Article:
For the good management of all stables, a certain routine and discipline are necessary, and these must be rigorously carried out; without them, the stable will neither be clean, healthy, nor comfortable, and the horses will be in an unsatisfactory condition. If the proprietor cannot himself superintend the management of his stables, that duty should be confided to a trustworthy and experienced man, who will not only make the other men perform their work in a proper and regular manner, but will be capable of estimating the fitness of the horses for their individual labour, understand their disposition and peculiarities, their different appetites, and everything pertaining to feeding and grooming, exercise, ventilation, etc., as well as ensuring safety, and prevention of waste.
The system of routine of stables must be governed by circumstances, but regularity and punctuality in whatever has to be done should be rigidly enforced. Neatness and cleanliness are sure indications of good management.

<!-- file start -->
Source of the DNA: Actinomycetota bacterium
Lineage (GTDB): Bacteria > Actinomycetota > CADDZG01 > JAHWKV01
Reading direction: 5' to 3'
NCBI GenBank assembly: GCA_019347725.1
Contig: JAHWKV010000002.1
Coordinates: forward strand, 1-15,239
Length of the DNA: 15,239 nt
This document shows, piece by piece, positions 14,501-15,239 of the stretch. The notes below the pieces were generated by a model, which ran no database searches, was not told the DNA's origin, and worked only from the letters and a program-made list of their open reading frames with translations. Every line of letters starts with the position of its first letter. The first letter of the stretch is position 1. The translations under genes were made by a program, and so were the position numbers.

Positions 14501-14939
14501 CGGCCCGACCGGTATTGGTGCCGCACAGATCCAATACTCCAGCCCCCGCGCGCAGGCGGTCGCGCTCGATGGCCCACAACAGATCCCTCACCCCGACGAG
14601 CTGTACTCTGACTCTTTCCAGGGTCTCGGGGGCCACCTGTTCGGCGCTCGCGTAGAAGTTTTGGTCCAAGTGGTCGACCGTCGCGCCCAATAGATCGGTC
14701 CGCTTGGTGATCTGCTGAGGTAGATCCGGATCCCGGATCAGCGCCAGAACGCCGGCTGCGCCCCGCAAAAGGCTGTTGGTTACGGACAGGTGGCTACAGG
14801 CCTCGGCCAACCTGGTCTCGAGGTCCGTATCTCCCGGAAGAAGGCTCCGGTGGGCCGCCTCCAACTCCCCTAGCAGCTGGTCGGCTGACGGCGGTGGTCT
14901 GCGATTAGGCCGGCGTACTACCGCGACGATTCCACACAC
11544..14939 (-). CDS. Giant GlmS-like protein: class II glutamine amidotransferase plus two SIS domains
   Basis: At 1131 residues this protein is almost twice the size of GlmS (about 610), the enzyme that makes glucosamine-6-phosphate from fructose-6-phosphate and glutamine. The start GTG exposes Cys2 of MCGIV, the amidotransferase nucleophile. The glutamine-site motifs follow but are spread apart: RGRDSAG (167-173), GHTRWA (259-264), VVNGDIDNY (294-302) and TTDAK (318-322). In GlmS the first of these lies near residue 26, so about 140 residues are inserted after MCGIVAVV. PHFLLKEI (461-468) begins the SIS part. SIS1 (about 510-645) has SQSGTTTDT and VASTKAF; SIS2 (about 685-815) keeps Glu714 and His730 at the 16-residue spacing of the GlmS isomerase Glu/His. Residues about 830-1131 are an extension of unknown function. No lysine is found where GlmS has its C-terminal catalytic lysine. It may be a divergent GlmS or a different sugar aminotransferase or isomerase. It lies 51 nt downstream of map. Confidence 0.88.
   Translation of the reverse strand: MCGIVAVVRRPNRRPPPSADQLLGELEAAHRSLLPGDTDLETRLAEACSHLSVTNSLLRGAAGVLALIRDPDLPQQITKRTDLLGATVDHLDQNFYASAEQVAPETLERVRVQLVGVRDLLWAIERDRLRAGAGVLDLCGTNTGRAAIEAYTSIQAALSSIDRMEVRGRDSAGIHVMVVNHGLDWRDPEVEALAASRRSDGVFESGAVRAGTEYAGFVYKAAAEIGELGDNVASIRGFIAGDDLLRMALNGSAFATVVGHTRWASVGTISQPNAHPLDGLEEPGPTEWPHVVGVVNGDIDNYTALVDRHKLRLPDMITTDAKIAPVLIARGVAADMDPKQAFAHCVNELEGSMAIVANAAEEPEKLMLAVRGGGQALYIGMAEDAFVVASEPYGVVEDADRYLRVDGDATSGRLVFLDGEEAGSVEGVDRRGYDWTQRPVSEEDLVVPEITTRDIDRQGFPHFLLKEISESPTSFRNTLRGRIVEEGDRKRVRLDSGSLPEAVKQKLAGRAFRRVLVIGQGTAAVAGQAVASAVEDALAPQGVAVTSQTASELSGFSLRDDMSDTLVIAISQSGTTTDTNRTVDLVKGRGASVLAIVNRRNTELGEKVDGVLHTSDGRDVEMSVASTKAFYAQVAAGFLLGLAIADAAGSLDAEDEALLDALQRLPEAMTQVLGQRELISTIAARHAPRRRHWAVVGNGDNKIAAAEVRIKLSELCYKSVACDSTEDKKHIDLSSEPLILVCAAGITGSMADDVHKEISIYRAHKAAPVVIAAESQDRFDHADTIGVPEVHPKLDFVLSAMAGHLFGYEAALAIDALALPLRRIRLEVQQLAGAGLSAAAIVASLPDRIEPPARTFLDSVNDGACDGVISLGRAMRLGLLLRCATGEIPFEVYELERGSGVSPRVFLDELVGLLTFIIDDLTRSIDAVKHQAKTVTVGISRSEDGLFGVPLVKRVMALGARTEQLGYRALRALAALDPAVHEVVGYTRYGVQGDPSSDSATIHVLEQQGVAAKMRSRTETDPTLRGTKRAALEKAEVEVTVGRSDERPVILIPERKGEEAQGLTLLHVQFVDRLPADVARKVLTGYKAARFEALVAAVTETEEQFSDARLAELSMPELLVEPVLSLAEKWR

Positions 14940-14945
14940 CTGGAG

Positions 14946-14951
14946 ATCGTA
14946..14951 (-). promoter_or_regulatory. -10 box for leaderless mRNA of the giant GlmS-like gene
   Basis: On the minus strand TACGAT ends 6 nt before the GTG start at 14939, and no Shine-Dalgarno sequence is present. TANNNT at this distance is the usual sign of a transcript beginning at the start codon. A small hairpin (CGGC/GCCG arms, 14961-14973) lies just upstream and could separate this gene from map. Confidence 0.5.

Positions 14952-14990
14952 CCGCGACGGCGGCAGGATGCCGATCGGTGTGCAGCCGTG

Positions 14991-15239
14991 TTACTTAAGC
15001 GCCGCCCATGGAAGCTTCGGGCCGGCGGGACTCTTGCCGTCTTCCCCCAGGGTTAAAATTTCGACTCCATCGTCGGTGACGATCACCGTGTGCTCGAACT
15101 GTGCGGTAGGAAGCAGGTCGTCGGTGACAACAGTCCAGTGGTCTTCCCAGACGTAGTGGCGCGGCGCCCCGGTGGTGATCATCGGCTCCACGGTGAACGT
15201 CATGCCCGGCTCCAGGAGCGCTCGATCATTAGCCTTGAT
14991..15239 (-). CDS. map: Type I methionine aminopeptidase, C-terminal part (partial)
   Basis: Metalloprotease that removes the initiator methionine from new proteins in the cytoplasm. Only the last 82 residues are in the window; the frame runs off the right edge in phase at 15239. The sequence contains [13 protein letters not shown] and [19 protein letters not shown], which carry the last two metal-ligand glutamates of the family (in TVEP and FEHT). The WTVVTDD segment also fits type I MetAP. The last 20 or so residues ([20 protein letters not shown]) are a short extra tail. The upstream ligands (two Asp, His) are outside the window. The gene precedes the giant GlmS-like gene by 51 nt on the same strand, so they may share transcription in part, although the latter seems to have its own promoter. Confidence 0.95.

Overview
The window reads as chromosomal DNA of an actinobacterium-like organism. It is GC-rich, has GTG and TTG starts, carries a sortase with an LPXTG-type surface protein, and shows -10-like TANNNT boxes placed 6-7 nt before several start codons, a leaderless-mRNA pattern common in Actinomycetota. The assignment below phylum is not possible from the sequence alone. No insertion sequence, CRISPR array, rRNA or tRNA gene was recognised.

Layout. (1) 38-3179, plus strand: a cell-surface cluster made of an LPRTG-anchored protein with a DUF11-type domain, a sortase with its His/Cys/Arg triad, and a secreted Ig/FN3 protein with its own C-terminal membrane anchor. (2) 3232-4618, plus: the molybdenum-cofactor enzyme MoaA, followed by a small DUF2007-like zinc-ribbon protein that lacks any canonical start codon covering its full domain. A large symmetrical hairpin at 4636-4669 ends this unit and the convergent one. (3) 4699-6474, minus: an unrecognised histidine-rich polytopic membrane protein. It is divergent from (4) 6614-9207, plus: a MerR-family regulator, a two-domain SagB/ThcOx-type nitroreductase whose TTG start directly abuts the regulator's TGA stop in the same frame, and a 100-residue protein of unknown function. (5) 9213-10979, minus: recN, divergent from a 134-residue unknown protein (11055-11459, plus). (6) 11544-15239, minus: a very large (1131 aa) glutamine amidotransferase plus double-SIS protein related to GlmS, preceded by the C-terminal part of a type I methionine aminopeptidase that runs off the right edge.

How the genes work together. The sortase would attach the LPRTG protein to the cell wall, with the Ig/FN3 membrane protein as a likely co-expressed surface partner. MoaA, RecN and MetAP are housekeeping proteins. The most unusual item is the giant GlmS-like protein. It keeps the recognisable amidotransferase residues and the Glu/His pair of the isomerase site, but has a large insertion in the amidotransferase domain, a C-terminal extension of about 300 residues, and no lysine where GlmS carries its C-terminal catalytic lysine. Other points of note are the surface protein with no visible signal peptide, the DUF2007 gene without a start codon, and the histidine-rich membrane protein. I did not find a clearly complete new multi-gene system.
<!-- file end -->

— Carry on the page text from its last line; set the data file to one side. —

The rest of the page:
The morning stable hour will depend upon the season of the year, the nature of the work, and other matters. If the stable be close, the first thing to be done is to allow the escape of hot foul air, and the admission of fresh air; then a glance round the horses to see they are all right. Having been watered and fed, the stalls in the stable are cleaned out, the litter being attended to as before directed; the feed having been consumed, the horses are taken out for exercise, or if they must go to work, they are cleaned and harnessed. After exercise or work, when the horses return to stable, grooming is again performed, and the horses are bedded down. Before leaving horses for the night, if they are in stalls, the head-stalls should be carefully examined to see they fit the head properly and are secure; also that the head collar rope or chain is not too long, but just sufficient to allow the head to rest on the ground when the horse is lying down. If corn bins are kept in the stable they should be carefully fastened, so that should a horse chance to get loose he may not be able to have access to the oats, Forks and other sharp instruments should not be kept within the stables; indeed, instead of sharp-pointed forks for the litter, it is much safer to have those with quite blunt points.